One of the highlights in Thimphu was the Royal Palace. It’s a beautiful Tibetan structure used by monks and government administrators, as well as the country’s beloved king. In Britain, I often despair at the hysteria following our royals. I die slightly inside with every news story of things like Pippa Middleton having a baby, or the thought of Prince Charles being king. But if you think that’s bad, there are literally portraits of the Royal Family in every single house in Bhutan. Most people wear badges with the faces of the royals on them. They are everywhere.
It was eerily similar to North Korea. Although I was assured that the badges and paintings were optional, and the gulag didn’t beckon for those not wanting to play ball. To be fair, the royals are adored here. The king lives in a very modest house and my guides tell me they do a lot for the community. And Hello! magazine declared that young Prince Jigme is officially the world’s cutest royal baby. I was sceptical at first, but I dare anyone to google a picture of him and disagree. Apart from readers of the Daily Mail perhaps. They would likely view such a comment as high treason against Britain’s Prince George, having been force-fed large helpings of jingoist sick by the newspaper for breakfast each morning for decades.
On the topic of food, it’s worth mentioning the cuisine here, which was delicious. As a vegetarian, there were plenty of options available, with rice and spicy chilli-based curries the norm. A particularly delightful local dish was cheese and chilli, which while as simple as the name suggests, is addictive. And served at almost every meal. As a vegetarian, it would be remiss of me not to throw this decision smugly down your throat as much as humanly possible. Ideally via Facebook or Instagram. There are few things as irritating as a sanctimonious vegan. Let people make their own mind up. And in any case, having been vegetarian for three whole weeks at this stage, I’m pretty sure my 30 years of meat consumption have been cleaned from the slate now, thankfully.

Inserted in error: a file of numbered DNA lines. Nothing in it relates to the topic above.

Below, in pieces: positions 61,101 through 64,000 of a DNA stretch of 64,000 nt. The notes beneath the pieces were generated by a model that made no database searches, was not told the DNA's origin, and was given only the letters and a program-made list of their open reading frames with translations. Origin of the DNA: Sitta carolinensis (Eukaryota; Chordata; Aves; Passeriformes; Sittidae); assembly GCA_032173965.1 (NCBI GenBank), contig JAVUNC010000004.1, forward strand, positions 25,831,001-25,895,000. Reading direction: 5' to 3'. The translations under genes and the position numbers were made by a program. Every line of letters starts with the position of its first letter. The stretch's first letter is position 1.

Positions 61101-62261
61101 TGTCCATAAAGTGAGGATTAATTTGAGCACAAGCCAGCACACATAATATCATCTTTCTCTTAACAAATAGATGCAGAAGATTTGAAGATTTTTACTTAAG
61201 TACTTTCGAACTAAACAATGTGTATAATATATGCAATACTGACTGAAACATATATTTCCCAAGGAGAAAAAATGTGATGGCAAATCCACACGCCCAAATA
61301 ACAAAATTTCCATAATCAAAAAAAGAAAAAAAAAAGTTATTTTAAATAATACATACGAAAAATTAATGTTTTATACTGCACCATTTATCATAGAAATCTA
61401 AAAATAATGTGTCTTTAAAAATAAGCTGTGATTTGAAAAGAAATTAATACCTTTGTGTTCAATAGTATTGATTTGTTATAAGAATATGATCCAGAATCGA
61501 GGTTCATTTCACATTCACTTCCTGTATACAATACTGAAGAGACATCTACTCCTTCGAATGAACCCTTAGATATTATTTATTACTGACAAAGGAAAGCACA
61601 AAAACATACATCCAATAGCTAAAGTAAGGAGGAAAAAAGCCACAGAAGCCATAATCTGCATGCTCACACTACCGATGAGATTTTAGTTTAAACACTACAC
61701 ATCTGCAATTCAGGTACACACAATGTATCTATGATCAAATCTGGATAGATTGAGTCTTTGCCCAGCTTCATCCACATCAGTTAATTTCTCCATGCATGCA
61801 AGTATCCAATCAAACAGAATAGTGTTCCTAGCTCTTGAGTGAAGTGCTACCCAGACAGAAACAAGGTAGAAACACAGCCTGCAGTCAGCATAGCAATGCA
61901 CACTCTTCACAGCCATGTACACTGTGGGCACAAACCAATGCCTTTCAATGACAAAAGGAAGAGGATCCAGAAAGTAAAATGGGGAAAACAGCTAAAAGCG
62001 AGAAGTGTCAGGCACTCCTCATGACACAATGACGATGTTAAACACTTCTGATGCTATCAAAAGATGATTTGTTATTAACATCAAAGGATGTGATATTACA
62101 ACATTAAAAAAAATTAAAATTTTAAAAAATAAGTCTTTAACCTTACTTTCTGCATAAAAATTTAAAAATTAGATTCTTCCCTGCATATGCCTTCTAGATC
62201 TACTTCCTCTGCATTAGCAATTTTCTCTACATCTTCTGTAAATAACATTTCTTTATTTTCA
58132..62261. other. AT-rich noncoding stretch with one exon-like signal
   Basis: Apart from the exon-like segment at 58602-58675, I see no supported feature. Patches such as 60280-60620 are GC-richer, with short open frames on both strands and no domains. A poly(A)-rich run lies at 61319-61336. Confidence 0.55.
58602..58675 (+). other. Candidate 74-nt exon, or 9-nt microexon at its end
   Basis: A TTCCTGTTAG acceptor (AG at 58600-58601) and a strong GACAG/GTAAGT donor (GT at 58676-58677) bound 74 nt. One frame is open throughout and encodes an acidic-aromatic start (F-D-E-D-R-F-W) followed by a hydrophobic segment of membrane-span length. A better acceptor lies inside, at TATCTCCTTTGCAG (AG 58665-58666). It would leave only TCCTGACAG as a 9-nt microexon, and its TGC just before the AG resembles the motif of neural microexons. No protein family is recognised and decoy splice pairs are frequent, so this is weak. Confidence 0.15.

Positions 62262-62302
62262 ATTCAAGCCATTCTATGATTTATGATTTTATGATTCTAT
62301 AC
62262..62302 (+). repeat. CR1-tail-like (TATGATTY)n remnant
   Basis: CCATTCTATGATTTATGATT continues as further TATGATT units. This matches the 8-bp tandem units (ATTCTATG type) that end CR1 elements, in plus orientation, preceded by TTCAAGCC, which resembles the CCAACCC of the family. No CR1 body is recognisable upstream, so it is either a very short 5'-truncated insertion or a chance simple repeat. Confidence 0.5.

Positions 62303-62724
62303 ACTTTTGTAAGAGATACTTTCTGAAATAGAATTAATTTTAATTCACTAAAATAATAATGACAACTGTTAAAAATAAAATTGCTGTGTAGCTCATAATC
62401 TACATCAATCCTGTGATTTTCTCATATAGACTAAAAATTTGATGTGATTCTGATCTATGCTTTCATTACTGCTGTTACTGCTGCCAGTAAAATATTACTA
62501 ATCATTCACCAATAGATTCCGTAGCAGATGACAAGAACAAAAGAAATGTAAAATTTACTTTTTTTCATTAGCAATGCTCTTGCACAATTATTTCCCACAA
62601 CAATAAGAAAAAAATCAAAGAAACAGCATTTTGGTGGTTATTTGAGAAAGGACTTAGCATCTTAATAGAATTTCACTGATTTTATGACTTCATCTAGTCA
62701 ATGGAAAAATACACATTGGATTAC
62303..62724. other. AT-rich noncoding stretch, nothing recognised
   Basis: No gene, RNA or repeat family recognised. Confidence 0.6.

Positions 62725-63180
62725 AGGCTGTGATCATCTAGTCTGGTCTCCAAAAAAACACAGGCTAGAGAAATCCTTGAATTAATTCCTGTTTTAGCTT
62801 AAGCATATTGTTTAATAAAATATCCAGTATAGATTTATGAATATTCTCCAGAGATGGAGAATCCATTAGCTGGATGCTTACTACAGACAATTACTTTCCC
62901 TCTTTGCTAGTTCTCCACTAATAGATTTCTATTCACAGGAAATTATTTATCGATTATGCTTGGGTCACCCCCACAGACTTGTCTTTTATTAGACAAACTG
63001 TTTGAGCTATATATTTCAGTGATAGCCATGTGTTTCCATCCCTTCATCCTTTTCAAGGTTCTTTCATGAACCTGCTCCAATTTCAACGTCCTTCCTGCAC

Onto Punakha, the country’s old capital. The main attraction here is the Punakha Dzong, an audacious Tibetan-style temple which sits majestically between two electric blue rivers. It’s a sight to behold, and well worth the long drive through the foothills of the Himalayas. On the way to the Dzong, we stopped at an equally audacious temple. Not because of the architecture I may add, but due to the man the temple was dedicated to…
The ‘Temple of Fertility’ is dedicated to a monk called Lama Drukpa Kunley. Otherwise known as the Divine Madman, the monk lived over 500 years ago. This monk is genuinely revered by Bhutanese Buddhists, but had a slightly unorthodox approach to his practices. For starters, he told women they would be enlightened if they slept with him. Against this backdrop, he is alleged to have slept with over 5,000 women. He drank and smoked.
In one fable of dubious moral utility, my guide told me that a couple once went to visit the Divine Madman. They were worried their baby would die young, having lost their first child to disease. The solution? The Divine Madman threw the child in a lake. The child turned into a dog, and then the evil spirit which was alleged to be the main risk to the child’s life, was banished. The child was also now dead, I hasten to add.
At this point in the story, my guide knowingly looked at me in a way that said, “The main lesson of this story has now been delivered, no further questions are necessary”. To be fair, it’s quite similar to the story of Abraham, which I was taught as a child at school. The lesson here was: kill your child if a voice in your head tells you to. To this day, women still flock to the temple of the Divine Madman, to increase their chances of becoming pregnant. To do this, they simply have to walk around the temple three times, while holding a 4ft wooden sculpture of a phallus. No, this isn’t a joke. People actually do this.
The Tiger’s Nest
The last part of my trip included a trip to the jewel in Bhutan’s crown: the Tiger’s Nest. The remote Buddhist monastery impossibly clings to the side of a 1,000m high vertical cliff, reached after a three-hour trek. I doubt there is a more spectacular location for a structure like this, towering over lush green mountains and sat above the mist in the valleys below. At an altitude of around 3,000m, the clear skies appeared as a shade of rich blue.
I also doubt it was very easy to build. I asked a few questions about how they managed to build this incredible structure. Surely people died during its construction? Most of the answers to these questions were: don’t worry, it was all magic! A monk (Guru Rinpoche) arrived on a flying tiger, and the temple appeared. The numerous people who must have died constructing this building can rest assured they died in vain.
With a heavy heart, it was time to leave Bhutan. In the 140+ countries I’ve been fortunate enough to visit, this is without question the most serene and mysterious. As I waved off my guides and boarded my plane, I briefly reflected on the wondrous week I’d spent in the small Himalayan kingdom. And then on my life, which I was pretty certain was about to come to an abrupt end on the side of a giant mountain.